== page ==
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New York Common Sues Aldus

NEW YORK (Reuters) – New York state’s pension fund has sued Aldus Equity Partners LP, its principals and others, charging they took part in a kickback scheme that has already resulted in state and federal charges.

The probes have turned a spotlight on lawyers, lobbyists and placement agents hired by investment firms eager to help run nearly $3 trillion in public pensions around the nation.

New York state’s suit aims to recover $5 million in fees, as well as compensatory and punitive damages, State Comptroller Thomas DiNapoli said on Wednesday.

“The suit we’re filing today is the next step to unravel the tangled web of misconduct we inherited from the Hevesi administration,” he said in a statement announcing the suit.

DiNapoli was referring to his predecessor, Alan Hevesi, a fellow Democrat. The U.S. Securities and Exchange Commission and New York Attorney General Andrew Cuomo say Hevesi’s top fund raiser, Henry Morris, and his chief investment officer, David Loglisci, collected millions of dollars in kickbacks.

Hevesi has not been charged in the two-year probe; lawyers for him, Morris and Loglisci say they are innocent.

A spokesman for Dallas-based Aldus, which manages more than $5 billion, said firm officials were not available to comment.

DiNapoli, the sole trustee for New York’s $122 billion pension, also disclosed placement agents the pension fund used when it was run by Hevesi at web site.

New York’s complaint names as defendants Aldus principals Saul Meyer, who has already been charged by the SEC, along with his firm, as well as Matthew O’Reilly and Marcellus Taylor.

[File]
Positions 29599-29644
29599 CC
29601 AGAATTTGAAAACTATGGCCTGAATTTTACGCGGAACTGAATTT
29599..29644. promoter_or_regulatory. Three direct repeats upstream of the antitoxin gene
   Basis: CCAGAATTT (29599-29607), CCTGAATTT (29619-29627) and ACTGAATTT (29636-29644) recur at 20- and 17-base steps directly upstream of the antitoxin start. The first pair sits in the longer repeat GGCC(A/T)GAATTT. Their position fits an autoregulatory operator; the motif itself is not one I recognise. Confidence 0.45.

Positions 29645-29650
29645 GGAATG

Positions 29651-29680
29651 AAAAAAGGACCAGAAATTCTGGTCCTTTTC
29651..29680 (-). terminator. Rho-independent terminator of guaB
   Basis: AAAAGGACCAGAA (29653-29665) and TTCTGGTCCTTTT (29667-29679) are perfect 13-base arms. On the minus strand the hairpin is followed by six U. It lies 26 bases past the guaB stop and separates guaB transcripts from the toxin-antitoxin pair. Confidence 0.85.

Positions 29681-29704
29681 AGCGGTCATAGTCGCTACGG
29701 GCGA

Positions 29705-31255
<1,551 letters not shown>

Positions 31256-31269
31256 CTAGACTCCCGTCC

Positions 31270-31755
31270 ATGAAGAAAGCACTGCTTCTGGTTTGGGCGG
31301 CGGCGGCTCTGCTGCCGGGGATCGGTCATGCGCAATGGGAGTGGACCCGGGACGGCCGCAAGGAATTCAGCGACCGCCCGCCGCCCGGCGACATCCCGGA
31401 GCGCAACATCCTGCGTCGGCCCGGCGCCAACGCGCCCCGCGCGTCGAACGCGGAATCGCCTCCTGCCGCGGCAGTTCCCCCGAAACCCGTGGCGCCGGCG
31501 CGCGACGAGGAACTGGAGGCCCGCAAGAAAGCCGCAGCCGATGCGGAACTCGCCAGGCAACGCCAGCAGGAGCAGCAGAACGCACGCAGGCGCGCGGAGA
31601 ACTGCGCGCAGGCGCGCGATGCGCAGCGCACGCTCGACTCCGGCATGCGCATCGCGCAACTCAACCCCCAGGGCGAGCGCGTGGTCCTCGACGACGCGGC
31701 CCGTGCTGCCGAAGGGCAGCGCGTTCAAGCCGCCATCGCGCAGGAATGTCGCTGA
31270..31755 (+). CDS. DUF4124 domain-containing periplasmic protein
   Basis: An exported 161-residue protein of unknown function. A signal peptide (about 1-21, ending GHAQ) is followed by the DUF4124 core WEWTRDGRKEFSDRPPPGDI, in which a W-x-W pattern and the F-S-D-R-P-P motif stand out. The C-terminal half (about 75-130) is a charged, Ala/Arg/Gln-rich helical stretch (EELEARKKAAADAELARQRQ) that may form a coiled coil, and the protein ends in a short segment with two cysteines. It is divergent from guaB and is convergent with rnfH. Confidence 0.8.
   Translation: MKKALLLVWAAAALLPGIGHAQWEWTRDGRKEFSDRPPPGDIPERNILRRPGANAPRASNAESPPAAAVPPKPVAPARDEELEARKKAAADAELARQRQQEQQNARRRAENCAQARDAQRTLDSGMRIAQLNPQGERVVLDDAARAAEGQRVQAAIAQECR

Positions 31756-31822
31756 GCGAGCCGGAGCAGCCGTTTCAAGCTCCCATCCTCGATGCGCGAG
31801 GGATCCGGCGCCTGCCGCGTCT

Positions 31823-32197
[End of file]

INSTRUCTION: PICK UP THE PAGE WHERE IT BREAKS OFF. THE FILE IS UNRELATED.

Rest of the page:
Other firms named include Renaissance Private Equity Partners LP, which the complaint called “an alter ego” for Aldus, Erasmus Capital Management L.P., which replaced Aldus as a general partner in a fund, and Pantigo Emerging LLC, whose “sole member” is Morris, the document added.

Meyer and Raymond Harding, who previously led New York’s Liberal Party, all face state criminal charges in the probe; their lawyers have said their clients are innocent.

Cuomo, a Democrat who says a “national network of actors” are running ongoing pension kickback schemes, on Wednesday said: “Pension funds across the country are now taking appropriate steps to clean up abuses.”

New York City’s over $80 billion pension funds have begun firing Aldus, and the Los Angeles Fire and Police Pensions fund board could cut the firm as soon as Thursday. [ID:nN04434272].

The Texas Senate and House are weighing bills to stiffen oversight over public pensions and Aldus has already lost clients in its home state. Ruth Ryerson, executive director of the Fort Worth Employees’ Retirement Fund, said it dropped Aldus in April to consolidate private equity investments with Credit Suisse (CSGN.VX).

Aldus was recommended by the Memphis-based Consulting Services Group, Ryerson added. A Consulting Services Group spokeswoman was not immediately available.

On April 30, the firm said it had cooperated with the SEC probe, was not involved in the litigation and had asked the SEC to “correct inaccurate allegations” about its disclosures of a solicitation agreement with Searle & Co. Morris was registered as a broker-dealer with Connecticut-based Searle.

By Joan Gralla (Additional reporting by Jon Stempel in New York and Jim Christie in San Francisco)